Nothing will yank you out of a reverie faster than inhaling a cloud of tiny bugs.
While running yesterday evening, I lost myself in daydreams of where I hope to live and work in a couple of months. My body was moving down the Shamgona road, but my mind was thousands of miles away, arranging the yet-unknown details of my life. When suddenly, I ran through a thick cloud of no-see-ums. Sucking down about ten of them through both my nose and mouth, the miniscule insects snapped me back to reality. Choking on little, fluttery wings and spiky legs, I stopped dead, coughing and spitting out as many of them as I could. I'm sure that I swallowed at least one, (protein, as my dad would say) and I aspirated another far enough into the top of my windpipe that I couldn't cough it out.
That's what I get for ignoring my present mantra to stay present.
With my consciousness restored to what was in front of me, I noticed one of my fifth-grade boys riding a bike. Although the bike is too big for him, it fits him better now than it did when I first came. Back in the fall when he rode the same bike, his feet lost touch with the pedals when they bottomed-out on their revolution. He pushed on the top pedal when the other dropped out of reach and caught the opposite pedal on its way up. He had to shift his weight from one side of the seat to the other as he applied enough pressure on the rising pedal to propel himself forward. But now when he pedals, he can almost sit still in the seat and his feet just about touch the pedals through their entire cycle up and down. He has grown.
Growth. It's something that I have noticed all around me lately. The tiny, fluffy chicks are now gangly, teenage chickens who wander further and further from their mother hens in search of bugs to eat. Kitten has doubled in size, although he still hasn't grown into his ears. His lanky body stretches out the length of my lap when he sleeps there. The spring shoots in the gardens and orchards are now full-grown plants already flowering with this season's tomatoes, cucumbers, peppers, kiwi, mandarins, and persimmons.
The kids have grown, too. Levan has grown at least five inches, stretching out his little-boy looks to beginnings of a handsome man. The third-grade boys are now wearing capris -- pants that covered their ankles and reached their shoes on the shorter versions of themselves at the beginning of the school year.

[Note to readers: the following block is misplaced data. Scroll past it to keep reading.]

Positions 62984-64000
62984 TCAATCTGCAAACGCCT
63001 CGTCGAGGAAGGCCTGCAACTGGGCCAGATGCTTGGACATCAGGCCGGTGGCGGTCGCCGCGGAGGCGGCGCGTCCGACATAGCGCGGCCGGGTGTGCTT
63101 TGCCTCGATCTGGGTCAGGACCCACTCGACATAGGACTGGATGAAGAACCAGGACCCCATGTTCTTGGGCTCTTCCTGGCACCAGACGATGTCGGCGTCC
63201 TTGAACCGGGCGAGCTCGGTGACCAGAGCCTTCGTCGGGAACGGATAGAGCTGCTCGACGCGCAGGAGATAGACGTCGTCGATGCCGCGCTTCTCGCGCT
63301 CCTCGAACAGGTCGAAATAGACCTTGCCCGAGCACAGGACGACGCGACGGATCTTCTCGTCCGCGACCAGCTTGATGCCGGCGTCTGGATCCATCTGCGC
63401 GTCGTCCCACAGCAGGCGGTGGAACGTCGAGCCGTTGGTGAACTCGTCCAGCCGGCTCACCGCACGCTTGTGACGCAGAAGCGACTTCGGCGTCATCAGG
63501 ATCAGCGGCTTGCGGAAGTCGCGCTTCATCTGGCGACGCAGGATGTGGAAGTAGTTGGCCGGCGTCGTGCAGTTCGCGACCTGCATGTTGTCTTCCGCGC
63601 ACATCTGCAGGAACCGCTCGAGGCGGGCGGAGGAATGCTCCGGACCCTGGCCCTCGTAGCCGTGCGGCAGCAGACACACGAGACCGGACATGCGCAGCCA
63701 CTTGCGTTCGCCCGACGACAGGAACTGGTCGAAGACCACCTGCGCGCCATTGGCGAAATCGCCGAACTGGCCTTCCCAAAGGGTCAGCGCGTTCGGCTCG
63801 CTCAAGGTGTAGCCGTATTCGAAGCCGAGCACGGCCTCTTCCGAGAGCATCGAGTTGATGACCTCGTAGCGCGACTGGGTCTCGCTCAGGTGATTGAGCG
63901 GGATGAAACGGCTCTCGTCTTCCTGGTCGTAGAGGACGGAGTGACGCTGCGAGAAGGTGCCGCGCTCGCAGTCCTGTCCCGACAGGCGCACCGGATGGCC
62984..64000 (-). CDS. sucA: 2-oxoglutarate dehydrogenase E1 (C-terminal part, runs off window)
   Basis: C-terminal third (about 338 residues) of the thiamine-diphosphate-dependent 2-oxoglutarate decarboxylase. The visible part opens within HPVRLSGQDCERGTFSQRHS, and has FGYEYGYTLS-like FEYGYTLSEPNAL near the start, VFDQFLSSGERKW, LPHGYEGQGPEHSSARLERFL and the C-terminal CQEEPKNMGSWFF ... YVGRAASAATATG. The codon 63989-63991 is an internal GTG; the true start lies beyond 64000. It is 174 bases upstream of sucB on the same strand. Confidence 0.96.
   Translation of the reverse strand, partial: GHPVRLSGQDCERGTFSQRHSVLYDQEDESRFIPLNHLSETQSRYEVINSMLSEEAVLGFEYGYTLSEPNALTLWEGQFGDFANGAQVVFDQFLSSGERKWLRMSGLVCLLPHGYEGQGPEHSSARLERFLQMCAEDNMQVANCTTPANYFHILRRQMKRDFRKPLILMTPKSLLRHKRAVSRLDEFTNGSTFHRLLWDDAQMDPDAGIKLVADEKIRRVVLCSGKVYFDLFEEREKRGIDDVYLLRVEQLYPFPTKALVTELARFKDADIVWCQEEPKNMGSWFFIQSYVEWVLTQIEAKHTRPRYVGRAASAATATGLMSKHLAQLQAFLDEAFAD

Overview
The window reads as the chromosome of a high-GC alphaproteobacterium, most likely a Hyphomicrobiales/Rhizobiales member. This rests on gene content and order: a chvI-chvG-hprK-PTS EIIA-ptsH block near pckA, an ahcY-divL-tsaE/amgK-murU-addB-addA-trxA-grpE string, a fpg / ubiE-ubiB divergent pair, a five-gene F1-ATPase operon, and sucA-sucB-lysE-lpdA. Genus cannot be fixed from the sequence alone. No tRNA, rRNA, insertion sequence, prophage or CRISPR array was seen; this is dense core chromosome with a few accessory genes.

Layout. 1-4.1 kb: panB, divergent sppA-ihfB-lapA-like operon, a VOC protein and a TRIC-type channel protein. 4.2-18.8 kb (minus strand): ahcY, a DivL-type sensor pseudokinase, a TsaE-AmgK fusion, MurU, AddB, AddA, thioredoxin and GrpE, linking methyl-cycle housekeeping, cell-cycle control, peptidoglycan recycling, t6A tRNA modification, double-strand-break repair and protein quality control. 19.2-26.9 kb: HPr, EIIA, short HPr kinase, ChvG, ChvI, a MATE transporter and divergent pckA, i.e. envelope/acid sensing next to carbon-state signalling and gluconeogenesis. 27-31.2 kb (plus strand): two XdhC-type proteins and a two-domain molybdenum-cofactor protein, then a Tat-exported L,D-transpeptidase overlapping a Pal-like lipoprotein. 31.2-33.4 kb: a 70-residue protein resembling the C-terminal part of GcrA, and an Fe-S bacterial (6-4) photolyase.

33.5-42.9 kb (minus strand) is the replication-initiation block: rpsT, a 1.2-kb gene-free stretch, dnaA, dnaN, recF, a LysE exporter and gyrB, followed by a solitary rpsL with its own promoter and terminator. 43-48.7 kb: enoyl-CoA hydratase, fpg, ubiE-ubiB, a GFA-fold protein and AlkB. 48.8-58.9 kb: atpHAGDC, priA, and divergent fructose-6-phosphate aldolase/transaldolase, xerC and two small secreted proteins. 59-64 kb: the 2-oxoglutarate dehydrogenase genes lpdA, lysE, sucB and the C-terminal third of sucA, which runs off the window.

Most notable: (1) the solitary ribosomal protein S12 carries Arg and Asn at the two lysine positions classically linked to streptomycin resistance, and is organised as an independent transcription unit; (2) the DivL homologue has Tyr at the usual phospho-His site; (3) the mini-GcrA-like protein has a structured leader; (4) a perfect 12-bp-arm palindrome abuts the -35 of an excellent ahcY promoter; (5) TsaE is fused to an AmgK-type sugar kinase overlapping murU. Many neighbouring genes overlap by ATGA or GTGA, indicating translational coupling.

Physical growth may be the easiest to notice, but I've seen growth in other avenues, too. Of course, my friendship with both Lika and Tea has grown -- with Tea, especially -- she is like a sister to me now. Both of the ladies have grown in their knowledge and use of English. The community's growing acceptance of me is most noticeable through a contrast of looks -- especially when I run. Most of the villagers are very familiar with me and are used to seeing me. The growth is noticeable when an old "bebia" or "babua" who has not ventured out of the house since last summer sees me running down the road. They stop and stare like everyone else used to do months ago.
I've also seen growth in myself. I have grown out of the cynical, sardonic attitude I had adopted over the last few years. I have grown to accept those things about my nature that I thought were signs of weakness (femininity, sensitivity). I have grown in my understanding of variance in culture and tradition, and given credence to the importance of both. I'm still working on growing in humility -- that's a tough one.
Growth. I know that this is a topic that I will continue to develop in my remaining posts. It is something that is at the forefront of my thinking right now as I observe and measure it all around me. And if I can stay present in my thoughts, I will see more and more of it in everyone.
And I won't inhale any more bugs.